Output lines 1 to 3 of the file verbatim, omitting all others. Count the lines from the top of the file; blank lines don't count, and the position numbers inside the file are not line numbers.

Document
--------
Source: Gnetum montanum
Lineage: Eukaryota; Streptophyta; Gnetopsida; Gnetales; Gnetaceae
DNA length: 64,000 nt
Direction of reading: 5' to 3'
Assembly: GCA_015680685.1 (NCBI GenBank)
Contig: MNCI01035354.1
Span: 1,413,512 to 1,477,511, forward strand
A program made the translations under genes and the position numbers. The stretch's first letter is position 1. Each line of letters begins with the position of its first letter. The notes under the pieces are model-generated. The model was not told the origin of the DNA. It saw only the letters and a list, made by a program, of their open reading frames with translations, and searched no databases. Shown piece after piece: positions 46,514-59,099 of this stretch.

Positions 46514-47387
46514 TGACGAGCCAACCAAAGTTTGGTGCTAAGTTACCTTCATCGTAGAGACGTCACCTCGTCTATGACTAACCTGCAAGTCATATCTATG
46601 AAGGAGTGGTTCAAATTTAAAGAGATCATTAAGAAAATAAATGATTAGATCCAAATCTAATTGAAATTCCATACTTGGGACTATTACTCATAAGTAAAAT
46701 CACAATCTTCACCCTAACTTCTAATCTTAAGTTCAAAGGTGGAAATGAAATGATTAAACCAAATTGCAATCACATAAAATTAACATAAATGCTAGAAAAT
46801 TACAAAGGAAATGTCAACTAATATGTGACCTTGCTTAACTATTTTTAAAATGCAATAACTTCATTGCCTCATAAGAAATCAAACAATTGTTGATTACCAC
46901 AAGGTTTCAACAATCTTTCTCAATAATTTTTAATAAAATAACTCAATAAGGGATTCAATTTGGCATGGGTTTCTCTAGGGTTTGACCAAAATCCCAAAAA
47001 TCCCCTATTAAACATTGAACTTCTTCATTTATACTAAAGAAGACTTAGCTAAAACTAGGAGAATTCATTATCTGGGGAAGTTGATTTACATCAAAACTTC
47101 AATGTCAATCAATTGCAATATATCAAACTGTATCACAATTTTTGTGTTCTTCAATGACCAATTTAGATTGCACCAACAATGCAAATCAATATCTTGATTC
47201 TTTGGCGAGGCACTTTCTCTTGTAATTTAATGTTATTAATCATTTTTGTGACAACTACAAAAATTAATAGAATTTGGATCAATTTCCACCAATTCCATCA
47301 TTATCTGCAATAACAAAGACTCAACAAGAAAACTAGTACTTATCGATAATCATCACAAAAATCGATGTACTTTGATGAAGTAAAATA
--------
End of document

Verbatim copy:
Source: Gnetum montanum
Lineage: Eukaryota; Streptophyta; Gnetopsida; Gnetales; Gnetaceae
DNA length: 64,000 nt